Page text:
--:"From the end of November 1947 until the end of March 1948, the Arabs held the initiative and the Haganah was on the strategic defensive. .... Arab armed bands attacked Jewish settlements, and Haganah units occasionally retaliated ...British military interventions down to mid-March 1948 … British columns repeatedly intervened on the side of attacked Jewish settlements and convoys. And the British regularly supplied escorts to Jewish convoys in troubled areas, such as the road to Jerusalem. " (Morris 2008 p. 77-78)

"the Arabs had, or appeared to have, the edge, especially along the main roads, the lifelines to Jewish West Jerusalem and clusters of isolated settlements. Acting individually, armed bands attacked convoys and settlements, often recruiting local militiamen to join in. Gunmen sporadically fired into Jewish neighborhoods and planted bombs. The Haganah, busy reorganizing, and wary of the British, adopted a defensive posture while occasionally retaliating against Arab traffic, villages, and urban neighborhoods " (Morris 2008 p. 98)

- "Most of the violence was initiated by the Arabs. Arab snipers continuously fired at Jewish houses, pedestrians, and traffic and planted bombs and mines along urban and rural paths and roads. Movement in certain areas and streets became unsafe. From the second week of December, Jewish traffic was organized in convoys, "

- "Side by side with ambushes along the roads, the Husseini - affiliated irregulars turned to large-scale urban terrorism" (Morris 2008 p. 107)

- However, these quotes were repeatedly deleted here, claiming that the source is biased ! (?). These news reports can't be considered as biased, and according to WP:NEWSORG :"News reporting" from well-established news outlets is generally considered to be reliable for statements of fact". So I suggest to use them.

- Zero:"let's keep this article focussed on the partition plan.". Sure. the events of the first couple of weeks after the partition U.N resolution are relevant and important.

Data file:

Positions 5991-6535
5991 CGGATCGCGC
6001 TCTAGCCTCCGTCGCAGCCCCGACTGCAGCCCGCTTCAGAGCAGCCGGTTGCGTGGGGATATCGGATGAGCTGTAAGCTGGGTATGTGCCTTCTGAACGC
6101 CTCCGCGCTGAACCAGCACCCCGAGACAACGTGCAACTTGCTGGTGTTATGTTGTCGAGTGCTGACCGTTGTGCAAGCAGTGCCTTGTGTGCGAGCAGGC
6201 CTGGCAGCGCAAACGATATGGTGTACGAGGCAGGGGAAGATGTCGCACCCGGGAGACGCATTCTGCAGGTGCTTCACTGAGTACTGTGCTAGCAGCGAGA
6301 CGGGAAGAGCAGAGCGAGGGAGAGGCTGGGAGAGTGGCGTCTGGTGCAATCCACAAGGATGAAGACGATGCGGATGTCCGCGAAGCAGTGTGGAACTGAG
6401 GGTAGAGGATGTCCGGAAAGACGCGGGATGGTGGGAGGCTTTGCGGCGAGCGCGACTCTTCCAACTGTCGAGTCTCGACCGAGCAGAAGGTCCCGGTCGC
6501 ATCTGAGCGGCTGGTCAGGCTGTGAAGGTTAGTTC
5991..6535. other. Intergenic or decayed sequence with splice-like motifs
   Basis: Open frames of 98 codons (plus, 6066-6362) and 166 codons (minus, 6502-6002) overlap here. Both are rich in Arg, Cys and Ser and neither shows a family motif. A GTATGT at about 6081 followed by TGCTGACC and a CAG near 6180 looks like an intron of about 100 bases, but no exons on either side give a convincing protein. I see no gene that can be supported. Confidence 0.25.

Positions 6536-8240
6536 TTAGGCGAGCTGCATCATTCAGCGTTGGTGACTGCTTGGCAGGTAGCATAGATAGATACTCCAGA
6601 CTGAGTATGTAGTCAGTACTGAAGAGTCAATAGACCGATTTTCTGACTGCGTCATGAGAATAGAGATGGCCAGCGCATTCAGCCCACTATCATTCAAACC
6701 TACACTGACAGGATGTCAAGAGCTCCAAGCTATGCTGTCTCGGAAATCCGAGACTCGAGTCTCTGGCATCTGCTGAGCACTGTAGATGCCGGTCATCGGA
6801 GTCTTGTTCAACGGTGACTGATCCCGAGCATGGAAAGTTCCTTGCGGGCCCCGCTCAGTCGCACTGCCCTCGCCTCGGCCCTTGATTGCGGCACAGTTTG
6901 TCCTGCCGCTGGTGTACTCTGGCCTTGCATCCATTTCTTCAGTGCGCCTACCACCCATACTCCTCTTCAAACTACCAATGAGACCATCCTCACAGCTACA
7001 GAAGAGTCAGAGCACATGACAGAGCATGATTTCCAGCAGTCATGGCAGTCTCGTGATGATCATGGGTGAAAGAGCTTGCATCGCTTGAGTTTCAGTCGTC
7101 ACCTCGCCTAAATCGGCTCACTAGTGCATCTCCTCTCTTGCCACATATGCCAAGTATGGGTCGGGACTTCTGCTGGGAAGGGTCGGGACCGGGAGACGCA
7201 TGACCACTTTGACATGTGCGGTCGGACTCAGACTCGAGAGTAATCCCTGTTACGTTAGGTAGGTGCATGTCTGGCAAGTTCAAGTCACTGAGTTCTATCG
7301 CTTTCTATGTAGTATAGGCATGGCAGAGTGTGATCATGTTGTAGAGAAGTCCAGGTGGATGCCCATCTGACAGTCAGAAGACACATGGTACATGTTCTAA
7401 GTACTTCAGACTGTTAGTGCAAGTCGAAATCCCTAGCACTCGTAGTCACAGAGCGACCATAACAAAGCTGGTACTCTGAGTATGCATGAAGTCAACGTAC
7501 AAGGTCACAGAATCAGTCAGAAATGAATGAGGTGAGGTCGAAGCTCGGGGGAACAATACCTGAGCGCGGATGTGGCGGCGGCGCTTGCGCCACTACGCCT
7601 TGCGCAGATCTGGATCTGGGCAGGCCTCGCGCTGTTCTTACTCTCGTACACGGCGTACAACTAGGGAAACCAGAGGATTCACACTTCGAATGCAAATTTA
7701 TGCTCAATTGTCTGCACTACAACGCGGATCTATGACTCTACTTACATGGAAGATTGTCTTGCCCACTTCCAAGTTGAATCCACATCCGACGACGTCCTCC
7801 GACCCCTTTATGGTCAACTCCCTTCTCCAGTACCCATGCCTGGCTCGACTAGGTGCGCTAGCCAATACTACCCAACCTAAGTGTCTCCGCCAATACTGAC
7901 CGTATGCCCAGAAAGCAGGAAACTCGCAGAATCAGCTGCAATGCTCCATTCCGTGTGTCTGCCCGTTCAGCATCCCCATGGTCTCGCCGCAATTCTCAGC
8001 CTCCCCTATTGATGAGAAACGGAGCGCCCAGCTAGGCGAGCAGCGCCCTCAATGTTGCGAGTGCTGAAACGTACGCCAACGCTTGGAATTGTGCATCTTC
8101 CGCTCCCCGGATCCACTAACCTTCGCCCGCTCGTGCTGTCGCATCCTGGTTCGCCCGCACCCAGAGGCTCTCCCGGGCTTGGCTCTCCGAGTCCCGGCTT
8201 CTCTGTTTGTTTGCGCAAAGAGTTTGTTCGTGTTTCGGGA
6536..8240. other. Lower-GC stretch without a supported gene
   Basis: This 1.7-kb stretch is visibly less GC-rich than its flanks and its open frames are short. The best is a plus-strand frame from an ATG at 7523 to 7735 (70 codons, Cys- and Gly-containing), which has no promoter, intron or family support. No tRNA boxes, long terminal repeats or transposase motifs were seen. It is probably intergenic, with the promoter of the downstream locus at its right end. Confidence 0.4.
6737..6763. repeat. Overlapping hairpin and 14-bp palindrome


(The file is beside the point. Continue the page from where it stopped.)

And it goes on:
-Zero: ""six jews were killed" or three? . it might be re written as "some Jews were killed"

- Nishidani: " fossicking in period newspapers for gold from Broken Hill"". As these Australian newspapers quoted respected news sources, then according to WP:NEWSORG: "Most newspapers reprint items from news agencies such as BBC News, Reuters, Agence France-Presse or the Associated Press, which are responsible for the accuracy".

- Nishidani: "'Jewish snipers' shooting all over Arab neighbourhoods in Haifa". Yes, it should be included in the relevant articles.

- in order to have a consensus, I suggest to summarize those events. e.g "During the couple of weeks after the U.N. assembly vote, large Arab groups attacked Jewish neighborhoods e.g. The Jerusalem new commercial center, Kibutz Efal near Tel Aviv, Hatikva Quarter of Tel Aviv. Arab snipers shot at Jewish Neighborhood (e.g. Bat Yam) and Arab snipers have done there best to make the roads unsafe for Jewish traffic". This summary could cite Morris (see above) and those Australian newspapers using the news agencies. Ykantor (talk) 18:00, 25 April 2014 (UTC)

Morris' is talking about the period "From the end of November 1947 until the end of March 1948" and "the fighting in the first months of the war". Somehow this has been changed in your text to "During the couple of weeks after the U.N. assembly vote". Dlv999 (talk) 05:24, 26 April 2014 (UTC)
The Gevulot incident illustrates the danger of using next-day newspapers for events not observed by the newspapers' journalists. They are very often wrong, which is still true today. History books (including Birth Revisited) and even the PP one day later have a quite different story: 6 Jews from Gevulot were killed while walking near or in the (bedouin, I think) village of Shu'ut. No attack on Gevulot mentioned, nor any connection made to the partition plan. I also want to ask why the Irgun bombings in the same month that killed more than 30 people are not mentioned. Zerotalk 05:36, 26 April 2014 (UTC)